Successful law firms share many common characteristics. There is no single, magic formula for success. Every firm is different and their service offerings and markets can vary widely. That said, there do seem to be overriding principles which, when put into place in a firm, yield results.
Let’s take a look at some of these.
1. Create a clear business strategy.
This is probably the most critical characteristic. Armed with both a clearly defined service proposition and market you wish to serve, you are half way there. Once these are decided, there is no room for distracting forays into areas that might dilute the main proposition.
On its own this is not enough to create successful law firms. You should make sure that the strategic message is understood by all staff and is broadcast externally to allow clients and potential clients to digest and understand.
2. Differentiate your practice.
With a clearly defined strategy established and communicated, your USPs (Unique Selling Propositions) should enable you to differentiate your practice in the marketplace. However, that is only half the differentiation story. As any good marketing professional will tell, you should back this up with brand values which appeal to your clients.
After developing your service offerings, your markets and your USPs, it’s time to develop a “style” that will appeal to your clients. As a result, your brand values will become clear in their minds.
3. Put your clients front and centre.
The most successful law firms go to great lengths to make sure the services they provide are consistent and timely. Paying lip service to client care rather than delivering it is not enough. Establish protocols which allow you to manage your clients’ expectations. These should cover, pricing, delivery timings and information updates as well as warnings of any potential delays. When you have these protocols in place, audit them regularly.
Also, perform periodic client surveys. These will allow you to fine tune your service delivery and keep abreast of changing client demands. If you really want to give your clients up-to-the-minute progress reports, consider a practice management system that allows them to get access to their matters via a secure portal. Great client service is a key differentiator. It will help you to retain clients – and that’s much easier and less costly than bringing in new ones. It also has the knock-on effect of delivering referrals.
4. Clients belong to the firm.
Some solicitors are very possessive about their clients. I have witnessed quite a number of internecine turf wars in the past and they only serve to damage the practice. In a multi-disciplinary firm, the client should belong to the firm, opening up the opportunities for cross selling.
All law firms claim this to be the case, but is yours really capitalising upon it? At the end of every client transaction, your service should include a “how was it for you?” session. This can be used easily to find out what other legal needs they may have and lead to additional business as a result.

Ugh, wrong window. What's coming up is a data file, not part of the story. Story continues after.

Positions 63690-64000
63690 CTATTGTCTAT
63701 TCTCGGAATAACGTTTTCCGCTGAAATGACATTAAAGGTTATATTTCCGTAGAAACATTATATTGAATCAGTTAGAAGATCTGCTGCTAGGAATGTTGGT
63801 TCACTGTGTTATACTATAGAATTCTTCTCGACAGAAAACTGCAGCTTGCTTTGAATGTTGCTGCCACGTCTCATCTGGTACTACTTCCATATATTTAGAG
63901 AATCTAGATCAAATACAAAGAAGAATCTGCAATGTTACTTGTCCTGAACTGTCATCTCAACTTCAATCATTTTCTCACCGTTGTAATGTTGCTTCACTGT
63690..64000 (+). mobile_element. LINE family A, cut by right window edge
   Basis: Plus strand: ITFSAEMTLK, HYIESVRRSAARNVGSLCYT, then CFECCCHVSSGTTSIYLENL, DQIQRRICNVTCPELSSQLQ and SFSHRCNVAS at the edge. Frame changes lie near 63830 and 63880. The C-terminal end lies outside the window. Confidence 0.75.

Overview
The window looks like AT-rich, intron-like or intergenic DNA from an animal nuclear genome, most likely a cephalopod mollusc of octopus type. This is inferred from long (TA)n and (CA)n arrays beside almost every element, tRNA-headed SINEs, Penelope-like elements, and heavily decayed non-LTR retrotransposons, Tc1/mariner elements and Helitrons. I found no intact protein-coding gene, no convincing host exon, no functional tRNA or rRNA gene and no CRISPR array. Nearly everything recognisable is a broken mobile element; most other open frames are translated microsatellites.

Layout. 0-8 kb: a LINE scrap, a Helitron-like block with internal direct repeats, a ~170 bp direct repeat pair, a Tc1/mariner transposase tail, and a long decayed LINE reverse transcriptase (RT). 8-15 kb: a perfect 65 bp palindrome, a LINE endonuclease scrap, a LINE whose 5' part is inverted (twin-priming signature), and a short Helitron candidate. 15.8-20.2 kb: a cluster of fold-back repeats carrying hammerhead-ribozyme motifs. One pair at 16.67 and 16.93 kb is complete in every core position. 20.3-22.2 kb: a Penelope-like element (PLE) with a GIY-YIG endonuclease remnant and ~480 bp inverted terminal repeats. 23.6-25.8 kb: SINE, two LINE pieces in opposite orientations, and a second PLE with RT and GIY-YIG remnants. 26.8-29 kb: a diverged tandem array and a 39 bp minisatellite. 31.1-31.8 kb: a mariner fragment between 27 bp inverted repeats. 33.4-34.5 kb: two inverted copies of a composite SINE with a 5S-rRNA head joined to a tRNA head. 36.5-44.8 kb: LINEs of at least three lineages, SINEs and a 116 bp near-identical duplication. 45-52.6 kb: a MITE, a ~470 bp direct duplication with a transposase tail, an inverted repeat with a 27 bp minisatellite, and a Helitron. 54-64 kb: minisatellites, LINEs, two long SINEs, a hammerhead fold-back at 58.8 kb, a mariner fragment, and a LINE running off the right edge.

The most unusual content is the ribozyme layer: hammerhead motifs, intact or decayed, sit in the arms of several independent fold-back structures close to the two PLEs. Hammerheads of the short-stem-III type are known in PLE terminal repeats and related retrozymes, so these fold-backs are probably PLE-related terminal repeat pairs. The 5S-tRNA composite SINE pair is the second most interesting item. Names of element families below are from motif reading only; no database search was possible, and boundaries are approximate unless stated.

5. Allow the managing partner to manage.
This one really can be a pot boiler for some practices. In some, the lead role is something to be avoided at all cost due to the impact it will have on fee earning ability. In others, many senior partners try to do both jobs and end up falling between two stools.
The most successful practices have a managing partner who devotes the overwhelming majority of his or her time to management and client development. More and more are considering a managing partner who is business qualified manager rather than just an LLB. It’s simple really – the most effective fee earner is not always the most effective leader. If you aspire to lead your practice, you must accept that your fee earning days may well be over. You may like to consider getting a sound business qualification such as an MBA too.
6. Be the best place to work.
Organisations that develop their staff, invest in them and create an enjoyable workplace culture outperform those which do not. It’s not rocket science. Engaged, committed staff perform better and the revolving door syndrome is avoided. Perpetually recruiting replacements for disgruntled leavers is an expensive hobby.
This applies equally to lawyers and support and management members of the team. If your team feels engaged, it will be more productive and innovative. When you have a highly motivated, well-trained team, you have the opportunity for greater delegation and this only serves to empower them to achieve greater goals.
7. Become recognised in your community.
Some might say that participating in your local community, whether it’s pro bono work or other more direct involvement, is a cynical way of garnering publicity. However, there is plenty of evidence that service to and participation in the local community is a hallmark of highly successful legal practices.
You get involved in local charity work, health issues, the environment – the list is endless. The outcomes are beneficial not just to the local community but also to your team.
8. Use technology to improve the practice.
Firms that invest in new technology and modern practice management systems are the real winners. Good IT systems and software provide significant advantages.
For example, in LawWare’s software, compliance, efficiency, client relationship management and accounts are all designed into the same package. Its main benefits are to help your staff, assist in client development and keep the SRA and various Law Societies happy. It’s a small price to pay for something that will make you more efficient and productive.
Having delivered the ubiquitous plug for practice management software, I’ll refrain. Needless to say, this list of 8 characteristics is not exhaustive. However, it is as good a place as any to start and should provide you with plenty of food for thought.